This is particularly true of publicly held companies or government entities. There’s a fair amount of scrutiny surrounding pay for play, favoritism, nepotism, and the like. By conducting an open bid, you will have the reassurance of eliminating, or at least reducing, the implications of favoritism. The RFP process also gives you the security of knowing that, should the project go sideways, you have documentation showing why you chose that vendor to support your decision.
7. You are Trying to Determine if the Cost of Outsourcing is Prohibitive
You have a set budget for your learning project, but is it realistic? By getting competitive bids, you will gain insight into – whether your assumptions on cost are in line or not. You may realize that you need to source some aspects of the project in-house and then outsource those of greater complexity to stay within your means. Receiving competitive bids can also cause expectations of the ROI of a project to shift. Depending on the cost-benefit analysis of the project and its importance to the organization, some companies may choose to delay, scale back, take a more incremental approach to development, or cancel the project altogether.
Sections to Include in Your Learning RFP
Now that we’ve outlined some specific circumstances where creating a formal RFP is worth the time and effort, let’s delve into the types of information you should include in your Learning and Development RFP.
Our list is comprehensive and you may find that you don’t need to include all this information in your RFP, but it’s important to be as clear and thorough as possible. The more details included, the less ambiguity, fewer questions, and most accurate responses you will receive.
- Executive Summary
- Introduction / Background of your Company
- Project Overview
- Purpose of the RFP (What type of partner are you seeking? Are you seeking help for this one project or long-term partner?)
- Business Need / Business Driver
- Learning Objectives / Performance Goals (Why you are issuing the RFP)
- Scope of Work and Project Deliverables
- Descriptions / Types of Learners
- Number of Learners
- Learner Demographics
- Project Timeline
- Technical Requirements
- On-going Support Required
- Critical Dates (Bid/No Bid, Q&A, Response Deadline, etc.)
- Content / Training Material Needed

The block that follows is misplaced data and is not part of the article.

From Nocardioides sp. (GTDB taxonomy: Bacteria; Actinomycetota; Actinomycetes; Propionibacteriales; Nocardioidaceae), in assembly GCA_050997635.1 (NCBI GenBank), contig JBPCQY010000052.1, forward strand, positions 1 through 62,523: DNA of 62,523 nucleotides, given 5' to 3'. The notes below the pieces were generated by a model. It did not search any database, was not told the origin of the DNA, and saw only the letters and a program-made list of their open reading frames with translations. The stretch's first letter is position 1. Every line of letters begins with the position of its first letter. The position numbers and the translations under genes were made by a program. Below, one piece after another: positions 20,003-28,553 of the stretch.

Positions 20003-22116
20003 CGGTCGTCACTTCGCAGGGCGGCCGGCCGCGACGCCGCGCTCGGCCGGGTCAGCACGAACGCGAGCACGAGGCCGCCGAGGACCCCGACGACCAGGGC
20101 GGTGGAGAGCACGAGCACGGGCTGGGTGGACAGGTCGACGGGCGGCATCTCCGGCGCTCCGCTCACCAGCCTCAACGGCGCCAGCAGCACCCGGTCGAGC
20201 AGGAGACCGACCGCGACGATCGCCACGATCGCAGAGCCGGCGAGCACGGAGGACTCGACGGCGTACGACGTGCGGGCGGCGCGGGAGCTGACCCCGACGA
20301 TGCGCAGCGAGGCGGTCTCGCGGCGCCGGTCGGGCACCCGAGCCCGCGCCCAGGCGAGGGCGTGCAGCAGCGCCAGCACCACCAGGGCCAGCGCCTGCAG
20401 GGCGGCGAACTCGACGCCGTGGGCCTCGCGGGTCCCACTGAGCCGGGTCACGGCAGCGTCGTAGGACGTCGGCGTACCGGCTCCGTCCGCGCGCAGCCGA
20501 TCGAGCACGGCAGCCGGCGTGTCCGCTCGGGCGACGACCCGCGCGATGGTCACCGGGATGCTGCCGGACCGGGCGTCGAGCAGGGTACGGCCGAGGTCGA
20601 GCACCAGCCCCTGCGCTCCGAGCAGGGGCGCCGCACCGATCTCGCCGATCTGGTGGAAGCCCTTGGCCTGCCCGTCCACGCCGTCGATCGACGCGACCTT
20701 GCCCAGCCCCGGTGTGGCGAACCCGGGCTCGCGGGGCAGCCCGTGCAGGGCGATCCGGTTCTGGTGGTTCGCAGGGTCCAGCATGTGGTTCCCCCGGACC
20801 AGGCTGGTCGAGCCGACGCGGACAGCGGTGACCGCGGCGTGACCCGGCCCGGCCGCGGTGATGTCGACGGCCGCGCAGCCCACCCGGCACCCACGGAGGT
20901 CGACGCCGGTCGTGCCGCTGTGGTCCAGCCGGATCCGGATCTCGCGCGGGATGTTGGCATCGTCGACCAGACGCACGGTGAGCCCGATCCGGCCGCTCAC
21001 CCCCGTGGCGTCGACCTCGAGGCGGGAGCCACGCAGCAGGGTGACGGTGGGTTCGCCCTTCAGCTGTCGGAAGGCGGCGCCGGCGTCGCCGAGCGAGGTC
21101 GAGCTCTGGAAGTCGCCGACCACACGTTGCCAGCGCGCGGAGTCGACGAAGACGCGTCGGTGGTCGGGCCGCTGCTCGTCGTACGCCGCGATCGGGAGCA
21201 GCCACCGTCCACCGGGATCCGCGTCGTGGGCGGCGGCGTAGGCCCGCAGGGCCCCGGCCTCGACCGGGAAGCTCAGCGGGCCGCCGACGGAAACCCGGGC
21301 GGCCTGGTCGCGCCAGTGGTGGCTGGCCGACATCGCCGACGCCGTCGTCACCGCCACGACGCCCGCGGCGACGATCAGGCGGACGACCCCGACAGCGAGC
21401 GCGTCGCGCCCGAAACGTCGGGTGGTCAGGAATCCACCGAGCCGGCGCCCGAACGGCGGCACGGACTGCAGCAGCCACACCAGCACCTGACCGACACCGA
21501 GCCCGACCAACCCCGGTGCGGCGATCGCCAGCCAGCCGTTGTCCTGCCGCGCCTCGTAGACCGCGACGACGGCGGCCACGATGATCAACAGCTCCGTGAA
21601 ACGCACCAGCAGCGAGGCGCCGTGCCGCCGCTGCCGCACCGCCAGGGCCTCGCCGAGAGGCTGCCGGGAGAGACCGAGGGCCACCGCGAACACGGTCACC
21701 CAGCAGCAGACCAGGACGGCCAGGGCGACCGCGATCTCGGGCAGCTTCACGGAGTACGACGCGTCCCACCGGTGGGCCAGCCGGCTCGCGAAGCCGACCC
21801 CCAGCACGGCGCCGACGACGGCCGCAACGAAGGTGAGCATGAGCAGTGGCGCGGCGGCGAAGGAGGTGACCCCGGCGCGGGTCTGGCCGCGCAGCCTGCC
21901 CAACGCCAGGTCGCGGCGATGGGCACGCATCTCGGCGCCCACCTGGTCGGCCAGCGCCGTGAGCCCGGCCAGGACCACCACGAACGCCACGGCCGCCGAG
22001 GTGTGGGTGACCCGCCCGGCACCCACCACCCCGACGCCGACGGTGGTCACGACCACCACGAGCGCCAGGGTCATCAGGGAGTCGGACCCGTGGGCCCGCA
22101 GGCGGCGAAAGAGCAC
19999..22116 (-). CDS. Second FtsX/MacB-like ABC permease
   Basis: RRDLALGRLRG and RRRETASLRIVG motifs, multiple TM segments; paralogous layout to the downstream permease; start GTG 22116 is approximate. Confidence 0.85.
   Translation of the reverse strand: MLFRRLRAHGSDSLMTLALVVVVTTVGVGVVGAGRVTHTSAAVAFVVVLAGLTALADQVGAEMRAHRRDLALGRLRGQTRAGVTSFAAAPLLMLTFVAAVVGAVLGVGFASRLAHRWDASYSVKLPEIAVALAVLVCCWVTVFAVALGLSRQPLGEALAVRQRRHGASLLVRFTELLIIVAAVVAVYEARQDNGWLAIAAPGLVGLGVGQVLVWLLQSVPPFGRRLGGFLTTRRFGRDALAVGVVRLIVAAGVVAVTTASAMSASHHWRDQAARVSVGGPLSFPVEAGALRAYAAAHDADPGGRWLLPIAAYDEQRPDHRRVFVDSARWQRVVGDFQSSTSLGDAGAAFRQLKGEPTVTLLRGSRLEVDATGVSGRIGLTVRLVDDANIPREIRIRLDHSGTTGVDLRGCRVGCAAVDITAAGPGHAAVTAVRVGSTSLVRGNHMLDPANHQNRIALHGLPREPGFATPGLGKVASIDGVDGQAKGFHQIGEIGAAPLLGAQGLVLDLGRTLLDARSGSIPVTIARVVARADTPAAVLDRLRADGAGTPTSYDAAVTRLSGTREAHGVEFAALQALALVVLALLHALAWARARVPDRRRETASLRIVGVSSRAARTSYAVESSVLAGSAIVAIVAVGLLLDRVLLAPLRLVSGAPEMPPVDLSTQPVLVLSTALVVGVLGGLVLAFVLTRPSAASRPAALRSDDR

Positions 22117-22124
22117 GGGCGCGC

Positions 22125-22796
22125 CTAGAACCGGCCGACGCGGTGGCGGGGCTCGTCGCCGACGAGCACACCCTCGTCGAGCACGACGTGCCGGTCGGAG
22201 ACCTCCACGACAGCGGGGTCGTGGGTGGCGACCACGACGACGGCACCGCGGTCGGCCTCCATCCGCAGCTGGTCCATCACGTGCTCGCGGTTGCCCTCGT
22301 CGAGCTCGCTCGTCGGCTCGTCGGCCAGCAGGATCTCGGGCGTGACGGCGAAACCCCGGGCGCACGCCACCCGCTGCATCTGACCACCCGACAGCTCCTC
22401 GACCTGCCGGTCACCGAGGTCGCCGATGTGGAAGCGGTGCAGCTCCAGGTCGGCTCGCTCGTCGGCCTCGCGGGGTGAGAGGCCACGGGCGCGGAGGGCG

- Level of Interactivity Expected
- Process Requirements
- Technologies to be Used
- “Must Haves” vs. “Nice to Haves”
- Vendor Background
- Vendor’s Specific Experience, Skills, Challenges, and Proposed Solution
- Selection / Evaluation Criteria for Vendors
- Confidentiality Clause / Mutual Non-Disclosure Agreement (MNDA)
- Cost of Preparing the RFP (Who is responsible?)
- Project Timeline / Completion Dates
- Pricing / Payment Terms
- Assumptions or Constraints
- Terms and Conditions
- Submission Schedule and Guidelines / Review Process
- Points of Contact
For information and detailed descriptions about each of these sections, read our article 14 Key Elements to Include in Your Learning RFP.
Developing a comprehensive L&D RFP doesn’t have to be a painful experience. By following these guidelines and asking the right questions, your company will receive the answers needed to validate its selection of a Learning partner.
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Need help creating your learning and development RFP?
As a leading provider of corporate training and development solutions, CoreAxis Consulting has responded to countless L&D Requests for Proposals (RFPs), as well as helped many clients write their L&D RFPs. For a no-obligation consultation on your upcoming learning project, or help writing your company’s RFP, contact us at email@example.com.
The information contained in this article is for informational purposes only. No information (or possible omissions) contained in this article shall be considered legal advice and no attorney-client relationship is established.